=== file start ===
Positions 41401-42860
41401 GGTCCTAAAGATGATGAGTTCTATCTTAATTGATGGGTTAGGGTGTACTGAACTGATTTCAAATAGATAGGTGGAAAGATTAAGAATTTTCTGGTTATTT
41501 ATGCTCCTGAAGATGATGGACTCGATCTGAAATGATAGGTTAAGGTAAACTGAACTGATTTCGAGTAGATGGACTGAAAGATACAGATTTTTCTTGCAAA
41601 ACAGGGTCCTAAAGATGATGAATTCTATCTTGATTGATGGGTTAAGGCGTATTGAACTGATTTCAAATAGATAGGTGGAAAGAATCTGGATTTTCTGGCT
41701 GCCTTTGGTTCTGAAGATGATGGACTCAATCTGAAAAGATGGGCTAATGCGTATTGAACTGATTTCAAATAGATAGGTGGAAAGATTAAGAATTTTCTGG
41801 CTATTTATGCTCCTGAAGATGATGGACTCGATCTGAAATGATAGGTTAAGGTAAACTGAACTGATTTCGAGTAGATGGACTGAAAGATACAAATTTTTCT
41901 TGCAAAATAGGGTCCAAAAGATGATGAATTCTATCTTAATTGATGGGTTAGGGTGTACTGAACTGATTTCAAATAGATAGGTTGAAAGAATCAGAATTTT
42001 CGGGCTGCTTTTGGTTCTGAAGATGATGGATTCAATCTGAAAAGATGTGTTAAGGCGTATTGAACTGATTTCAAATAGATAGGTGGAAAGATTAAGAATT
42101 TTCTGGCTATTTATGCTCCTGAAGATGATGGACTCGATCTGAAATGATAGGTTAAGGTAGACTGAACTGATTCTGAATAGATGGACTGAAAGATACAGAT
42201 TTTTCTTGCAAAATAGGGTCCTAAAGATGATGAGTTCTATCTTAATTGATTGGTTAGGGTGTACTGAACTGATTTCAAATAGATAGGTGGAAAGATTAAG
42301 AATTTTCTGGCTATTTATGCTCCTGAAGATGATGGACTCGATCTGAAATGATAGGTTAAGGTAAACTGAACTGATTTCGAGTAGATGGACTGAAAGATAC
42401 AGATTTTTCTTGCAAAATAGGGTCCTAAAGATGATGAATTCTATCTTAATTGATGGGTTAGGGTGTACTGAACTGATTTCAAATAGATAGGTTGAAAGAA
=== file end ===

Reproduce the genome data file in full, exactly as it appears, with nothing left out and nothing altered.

Positions 41401-42860
41401 GGTCCTAAAGATGATGAGTTCTATCTTAATTGATGGGTTAGGGTGTACTGAACTGATTTCAAATAGATAGGTGGAAAGATTAAGAATTTTCTGGTTATTT
41501 ATGCTCCTGAAGATGATGGACTCGATCTGAAATGATAGGTTAAGGTAAACTGAACTGATTTCGAGTAGATGGACTGAAAGATACAGATTTTTCTTGCAAA
41601 ACAGGGTCCTAAAGATGATGAATTCTATCTTGATTGATGGGTTAAGGCGTATTGAACTGATTTCAAATAGATAGGTGGAAAGAATCTGGATTTTCTGGCT
41701 GCCTTTGGTTCTGAAGATGATGGACTCAATCTGAAAAGATGGGCTAATGCGTATTGAACTGATTTCAAATAGATAGGTGGAAAGATTAAGAATTTTCTGG
41801 CTATTTATGCTCCTGAAGATGATGGACTCGATCTGAAATGATAGGTTAAGGTAAACTGAACTGATTTCGAGTAGATGGACTGAAAGATACAAATTTTTCT
41901 TGCAAAATAGGGTCCAAAAGATGATGAATTCTATCTTAATTGATGGGTTAGGGTGTACTGAACTGATTTCAAATAGATAGGTTGAAAGAATCAGAATTTT
42001 CGGGCTGCTTTTGGTTCTGAAGATGATGGATTCAATCTGAAAAGATGTGTTAAGGCGTATTGAACTGATTTCAAATAGATAGGTGGAAAGATTAAGAATT
42101 TTCTGGCTATTTATGCTCCTGAAGATGATGGACTCGATCTGAAATGATAGGTTAAGGTAGACTGAACTGATTCTGAATAGATGGACTGAAAGATACAGAT
42201 TTTTCTTGCAAAATAGGGTCCTAAAGATGATGAGTTCTATCTTAATTGATTGGTTAGGGTGTACTGAACTGATTTCAAATAGATAGGTGGAAAGATTAAG
42301 AATTTTCTGGCTATTTATGCTCCTGAAGATGATGGACTCGATCTGAAATGATAGGTTAAGGTAAACTGAACTGATTTCGAGTAGATGGACTGAAAGATAC
42401 AGATTTTTCTTGCAAAATAGGGTCCTAAAGATGATGAATTCTATCTTAATTGATGGGTTAGGGTGTACTGAACTGATTTCAAATAGATAGGTTGAAAGAA